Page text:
Yesterday, I attended a team development session that focused on group decision making, drawn in part from James Suriowiecki's book "Wisdom of Crowds". In case any of my team who didn't attend are interested, here is a synopsis of what it was about, as well as my own reflections:
Philosophers such as Nietzsche and Thoreau contended that, while individuals may be wise, crowds/groups were not. Surowiecki's book challenges this view and cites research by Belbin and Galton that evidences that group judgements, when aggregated, tend to be wiser or closer to the truth than those of individual experts, without there being a need to start with a particularly smart or well-informed group. The example of "ask the audience" in the TV quiz show Who Wants to be a Millionaire was cited - apparently, over the history of the show, this option has generated more correct answers than the option to "phone a friend" who may be expert in the subject.
Types of crowd wisdom cited were:
Cognition: pertaining to market judgement
Co-ordination: pertaining to behaviour patterns
Co-operation: pertaining to the voluntary suspension of self-interest and/or distrust to form a network
Examples of causes failed crowd intelligence:
Too centralised: Columbia shuttle disaster blamed on the overly hierarchical structure of NASA
Too divided: failure to prevent 9/11 blamed on lack of cohesion between intelligence analysts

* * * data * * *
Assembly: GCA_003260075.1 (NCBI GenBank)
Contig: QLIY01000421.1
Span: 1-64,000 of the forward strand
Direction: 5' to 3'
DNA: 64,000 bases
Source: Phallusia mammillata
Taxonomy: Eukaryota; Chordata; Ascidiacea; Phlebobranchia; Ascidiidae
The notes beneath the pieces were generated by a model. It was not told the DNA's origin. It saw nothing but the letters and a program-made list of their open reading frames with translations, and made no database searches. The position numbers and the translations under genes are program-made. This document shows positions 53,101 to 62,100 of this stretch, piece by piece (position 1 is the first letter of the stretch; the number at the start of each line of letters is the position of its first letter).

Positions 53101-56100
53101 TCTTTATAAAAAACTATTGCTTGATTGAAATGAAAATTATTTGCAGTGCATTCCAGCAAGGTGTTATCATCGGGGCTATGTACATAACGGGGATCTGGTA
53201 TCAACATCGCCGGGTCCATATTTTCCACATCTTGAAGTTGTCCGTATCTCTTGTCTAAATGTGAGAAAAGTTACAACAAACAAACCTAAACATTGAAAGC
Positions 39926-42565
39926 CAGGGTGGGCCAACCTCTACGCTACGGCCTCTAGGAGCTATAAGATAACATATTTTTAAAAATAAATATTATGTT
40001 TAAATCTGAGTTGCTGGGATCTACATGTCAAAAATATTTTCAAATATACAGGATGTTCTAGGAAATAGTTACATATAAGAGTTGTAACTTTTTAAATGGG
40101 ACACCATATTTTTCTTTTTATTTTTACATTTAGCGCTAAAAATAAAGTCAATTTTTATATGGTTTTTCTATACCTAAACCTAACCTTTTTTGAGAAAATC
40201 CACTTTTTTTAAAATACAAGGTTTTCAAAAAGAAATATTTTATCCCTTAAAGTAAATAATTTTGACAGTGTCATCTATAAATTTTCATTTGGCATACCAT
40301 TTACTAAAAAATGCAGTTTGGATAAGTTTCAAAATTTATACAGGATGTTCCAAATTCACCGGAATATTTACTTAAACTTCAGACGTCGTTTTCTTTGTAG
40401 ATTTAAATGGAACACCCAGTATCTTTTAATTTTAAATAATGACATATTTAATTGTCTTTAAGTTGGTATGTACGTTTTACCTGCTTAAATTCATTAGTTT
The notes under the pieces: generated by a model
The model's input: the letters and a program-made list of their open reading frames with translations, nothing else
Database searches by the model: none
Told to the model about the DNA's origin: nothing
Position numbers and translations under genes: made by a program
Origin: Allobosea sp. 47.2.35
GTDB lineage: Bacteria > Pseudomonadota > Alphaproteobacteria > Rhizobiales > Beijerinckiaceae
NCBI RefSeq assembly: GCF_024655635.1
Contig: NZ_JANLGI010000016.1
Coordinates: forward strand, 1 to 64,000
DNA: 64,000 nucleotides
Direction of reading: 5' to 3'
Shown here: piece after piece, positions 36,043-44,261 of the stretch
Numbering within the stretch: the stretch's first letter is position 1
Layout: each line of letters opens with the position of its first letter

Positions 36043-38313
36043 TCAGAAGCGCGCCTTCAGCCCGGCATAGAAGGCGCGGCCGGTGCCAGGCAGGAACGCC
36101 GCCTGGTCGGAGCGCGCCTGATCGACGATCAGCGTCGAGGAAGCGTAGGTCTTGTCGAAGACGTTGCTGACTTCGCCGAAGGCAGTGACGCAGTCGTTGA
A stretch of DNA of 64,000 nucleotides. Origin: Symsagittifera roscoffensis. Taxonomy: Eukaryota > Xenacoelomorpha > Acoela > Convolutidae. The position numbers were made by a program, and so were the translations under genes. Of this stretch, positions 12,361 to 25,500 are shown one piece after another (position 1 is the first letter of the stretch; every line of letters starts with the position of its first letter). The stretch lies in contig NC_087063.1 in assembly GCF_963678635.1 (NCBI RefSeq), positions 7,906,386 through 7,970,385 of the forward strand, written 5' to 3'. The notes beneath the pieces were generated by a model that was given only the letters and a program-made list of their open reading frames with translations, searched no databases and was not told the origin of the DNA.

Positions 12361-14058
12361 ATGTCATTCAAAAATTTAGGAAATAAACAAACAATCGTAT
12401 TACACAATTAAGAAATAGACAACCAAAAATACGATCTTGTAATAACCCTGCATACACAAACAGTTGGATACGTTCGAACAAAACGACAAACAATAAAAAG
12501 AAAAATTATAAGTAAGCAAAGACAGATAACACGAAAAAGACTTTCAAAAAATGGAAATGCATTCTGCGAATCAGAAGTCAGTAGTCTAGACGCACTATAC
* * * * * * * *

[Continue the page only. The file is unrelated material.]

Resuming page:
Too imitative: the information cascade, resulting in the "everyone's doing it" mentality
Groupthink: a situation where each member of a group deliberately conforms to what appears to be popular consensus. The Bay of Pigs debacle was blamed on this phenomenon in the team of decision makers
We covered some of the experiments that have been conducted to explore things like groupthink, conformity and obedience:
Asch's conformity experiments which investigated the extent to which individuals could be influenced to make a patently incorrect statement so as not to disagree with the majority.
Stanley Milgrim's obedience to authority experiments which investigated what he believed to a be a peculiarly German trait to carry out acts of atrocity in obedience to instruction (he obviously hadn't heard of the Zulu half brothers Shaka and Dingane). To his surprise (and mine), apparently 65% of us are likely to administer a potentially lethal electric shock to a complete stranger on the instruction of an authority figure. Regardless of nationality. I can't help wondering what the long term impact was of this realisation on the naive subjects of this experiment!
The elements required for a wise crowd were identified as:
- diversity of opinion
- keep ties loose
- expose yourself to as much information as possible
Some recommeded reading to come out of the session:
Wisdom of Crowds by James Surowiecki
Obedience to Authority by Stanley Milgrim
The Toyota Way by Jeffrey Liker
An Intimate History of Humanity by Theodore Zeldin
I found the workshop interesting and informative. I do not consider myself sufficiently expert in the subject matter to take issue with most of the allegations or findings, but I did have one major reservation. I was concerned about the use of the terms "crowd" and "group" interchangeably. I consider them very different phenomena and subject to very different psychological influences. To me, a group would be something like the electorate, motorcyclists or television viewers - a disparate collection of individuals loosely connected by a common interest or purpose (my own definition that probably needs work!). A crowd, on the other hand would be an audience, a rally or a congregation - all simultaneously subjected to a set of circumstances. I strongly believe that this is an important distinction that will have enormous bearing on collective behaviour, although the workshop presenter did not agree with me.